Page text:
Want to Lower Your Housing Costs? Downsizing Isn't Always the Answer

by Maurie Backman | Updated July 19, 2021 - First published on Jan. 20, 2021

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Hands holding piggy bank in one hand and model home in the other.

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Here's why a smaller home may not save you as much money as you'd think.

Maybe you took on too much house and are regretting that decision. Or maybe you've lost income during the coronavirus pandemic, and are having trouble keeping up with your mortgage. No matter your situation, housing is probably one of your largest monthly expenses, maybe the largest, so lowering it could work wonders for your budget. But before you rush to downsize to a smaller home, recognize that doing so may not be the solution you're looking for.

A smaller home won't always result in savings

Moving from a 3,400-square-foot home to a 1,700-square-foot home with comparable features in the same neighborhood will probably save you some money. But slashing the size of your home by relocating to another city or neighborhood may or may not do the trick.

While smaller homes are often cheaper than larger ones, whether downsizing actually saves you money hinges on the specifics of your current and future homes. If, for example, you're living in an older home, and you downsize to a smaller place with updated bathrooms, a high-end kitchen, and other upgrades, you may find that you pay virtually the same amount of money for that property, even though it's less spacious.

Furthermore, home values can vary tremendously by neighborhood. A smaller home in a top-rated school district, for example, may command a higher sale price than a larger home in a district with lower ratings.

Another thing to consider is that different cities have different property tax rates. If you move from an area with a low tax rate to an area where taxes are much higher, your property taxes could stay the same, or even go up, despite your inhabiting a smaller space.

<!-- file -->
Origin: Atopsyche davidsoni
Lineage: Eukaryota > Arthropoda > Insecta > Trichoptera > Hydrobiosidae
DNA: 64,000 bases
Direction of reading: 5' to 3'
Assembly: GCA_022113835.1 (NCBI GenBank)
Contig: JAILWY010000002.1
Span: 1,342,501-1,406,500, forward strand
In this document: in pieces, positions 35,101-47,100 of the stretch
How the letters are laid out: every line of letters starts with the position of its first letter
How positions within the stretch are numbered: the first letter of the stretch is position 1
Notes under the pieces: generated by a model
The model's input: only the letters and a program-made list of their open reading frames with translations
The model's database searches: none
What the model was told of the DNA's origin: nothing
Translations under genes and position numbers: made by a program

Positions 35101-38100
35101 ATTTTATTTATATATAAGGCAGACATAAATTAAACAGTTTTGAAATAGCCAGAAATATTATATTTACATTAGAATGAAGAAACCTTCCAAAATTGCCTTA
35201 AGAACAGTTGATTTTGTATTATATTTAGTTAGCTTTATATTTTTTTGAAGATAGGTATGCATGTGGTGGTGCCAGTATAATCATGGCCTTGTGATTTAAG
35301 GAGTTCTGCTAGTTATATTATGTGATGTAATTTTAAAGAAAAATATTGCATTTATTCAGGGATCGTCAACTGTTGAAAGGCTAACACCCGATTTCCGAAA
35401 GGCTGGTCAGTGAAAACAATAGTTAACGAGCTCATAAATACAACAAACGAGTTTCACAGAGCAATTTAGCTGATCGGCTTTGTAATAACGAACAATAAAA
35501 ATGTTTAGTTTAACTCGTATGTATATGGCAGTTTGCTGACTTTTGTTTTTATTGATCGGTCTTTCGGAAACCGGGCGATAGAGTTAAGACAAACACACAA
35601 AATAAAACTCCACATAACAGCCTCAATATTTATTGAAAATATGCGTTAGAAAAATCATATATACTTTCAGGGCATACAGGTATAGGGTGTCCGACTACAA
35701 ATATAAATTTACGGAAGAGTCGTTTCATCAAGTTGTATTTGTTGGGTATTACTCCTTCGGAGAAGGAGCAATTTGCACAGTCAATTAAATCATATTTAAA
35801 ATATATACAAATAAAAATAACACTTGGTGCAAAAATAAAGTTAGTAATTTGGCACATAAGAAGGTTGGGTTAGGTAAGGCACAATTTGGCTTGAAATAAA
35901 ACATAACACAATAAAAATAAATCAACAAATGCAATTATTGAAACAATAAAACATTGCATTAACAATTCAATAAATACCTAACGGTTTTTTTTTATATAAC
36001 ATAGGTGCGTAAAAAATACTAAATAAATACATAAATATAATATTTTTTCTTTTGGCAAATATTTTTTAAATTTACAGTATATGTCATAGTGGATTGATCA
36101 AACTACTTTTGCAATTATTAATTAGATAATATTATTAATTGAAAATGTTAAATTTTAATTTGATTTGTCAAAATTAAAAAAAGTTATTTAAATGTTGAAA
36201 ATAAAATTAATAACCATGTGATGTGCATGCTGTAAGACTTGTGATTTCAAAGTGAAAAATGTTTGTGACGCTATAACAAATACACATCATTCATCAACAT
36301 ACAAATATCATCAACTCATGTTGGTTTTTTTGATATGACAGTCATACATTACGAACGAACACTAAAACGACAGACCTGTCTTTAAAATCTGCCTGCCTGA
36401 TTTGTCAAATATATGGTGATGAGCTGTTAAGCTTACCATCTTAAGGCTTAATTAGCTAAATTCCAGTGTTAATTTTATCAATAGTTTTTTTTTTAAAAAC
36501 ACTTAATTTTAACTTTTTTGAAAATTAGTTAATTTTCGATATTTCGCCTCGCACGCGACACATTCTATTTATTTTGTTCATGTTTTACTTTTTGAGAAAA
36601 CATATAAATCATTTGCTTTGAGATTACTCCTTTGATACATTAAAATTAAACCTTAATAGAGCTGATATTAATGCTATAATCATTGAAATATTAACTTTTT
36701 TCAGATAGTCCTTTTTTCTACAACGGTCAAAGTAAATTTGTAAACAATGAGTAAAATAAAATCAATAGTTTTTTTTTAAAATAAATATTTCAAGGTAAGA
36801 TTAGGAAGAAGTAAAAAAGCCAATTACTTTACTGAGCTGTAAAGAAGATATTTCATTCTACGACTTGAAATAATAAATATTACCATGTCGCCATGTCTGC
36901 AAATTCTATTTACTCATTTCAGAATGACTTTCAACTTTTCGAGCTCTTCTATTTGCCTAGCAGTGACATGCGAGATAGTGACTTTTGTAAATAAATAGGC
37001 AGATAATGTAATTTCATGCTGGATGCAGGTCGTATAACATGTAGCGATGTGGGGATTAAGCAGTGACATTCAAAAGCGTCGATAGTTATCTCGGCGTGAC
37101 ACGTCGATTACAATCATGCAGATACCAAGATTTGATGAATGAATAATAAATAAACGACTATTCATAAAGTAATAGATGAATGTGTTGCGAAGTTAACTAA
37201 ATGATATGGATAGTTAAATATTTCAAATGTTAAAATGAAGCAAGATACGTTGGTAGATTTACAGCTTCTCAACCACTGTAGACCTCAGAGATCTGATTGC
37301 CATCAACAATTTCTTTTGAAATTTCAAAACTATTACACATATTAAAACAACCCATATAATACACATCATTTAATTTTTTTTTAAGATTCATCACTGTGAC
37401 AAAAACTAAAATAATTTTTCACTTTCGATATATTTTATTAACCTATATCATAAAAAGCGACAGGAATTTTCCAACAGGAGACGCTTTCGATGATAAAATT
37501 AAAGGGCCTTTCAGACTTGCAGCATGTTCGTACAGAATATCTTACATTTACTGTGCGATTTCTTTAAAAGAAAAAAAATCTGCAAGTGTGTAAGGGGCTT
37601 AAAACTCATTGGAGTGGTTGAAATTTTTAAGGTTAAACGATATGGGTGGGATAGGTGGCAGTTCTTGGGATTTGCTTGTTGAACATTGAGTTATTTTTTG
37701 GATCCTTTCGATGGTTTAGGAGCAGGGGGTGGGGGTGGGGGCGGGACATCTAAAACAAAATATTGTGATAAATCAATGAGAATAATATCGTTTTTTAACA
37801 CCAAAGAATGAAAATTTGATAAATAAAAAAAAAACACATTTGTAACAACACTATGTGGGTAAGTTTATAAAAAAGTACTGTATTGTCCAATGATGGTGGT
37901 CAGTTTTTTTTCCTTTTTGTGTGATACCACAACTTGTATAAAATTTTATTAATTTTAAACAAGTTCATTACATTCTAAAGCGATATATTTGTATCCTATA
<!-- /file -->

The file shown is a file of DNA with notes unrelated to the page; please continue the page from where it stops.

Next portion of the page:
Finally, if you downsize to a much older home, you could eat up the difference with insurance costs, maintenance, and repairs. Homeowners insurance companies tend to offer lower premiums for homes with a lot of safety features. If a smaller home doesn't have the same features as a larger one, it could cost more to insure. Similarly, older homes tend to require more upkeep and are more likely to need extensive -- and expensive -- repairs. Pay attention to the age and state of any home you're looking to buy, because despite shedding square footage, you could end up spending more.

Is downsizing the right choice for you?

Retirees are often advised to downsize to lower their housing costs and conserve funds. And since many seniors no longer have children living at home and don't need so much space, that's generally good advice.

On the other hand, if you're a family with children and could still use the extra space, downsizing could make your life a lot less comfortable -- and while it may save you money, that's not guaranteed. So if you want a larger home, it could pay to explore ways to stay in one while making it more affordable.

One such option is to refinance your mortgage. If you snag a lower interest rate on your home loan, it could shrink your monthly payments substantially, saving you money.

Another option is to consider renting out a portion of your home, like a finished basement. Different cities have different zoning laws, so you need to do some research to see if this is possible. But if it is, rental income could help offset your housing costs, while allowing you to retain a larger space for your family.

Finally, do what you can to make your peripheral costs less burdensome. Perform maintenance yourself instead of hiring people to do it; be mindful of ways to cut your utility costs (even turning off lights more frequently and taking shorter showers really can help); and stay on top of upkeep so minor issues don't escalate into costly repairs.

Downsizing could be a true money-saver, but that's not a given. You may want to explore other options before moving to a smaller place.

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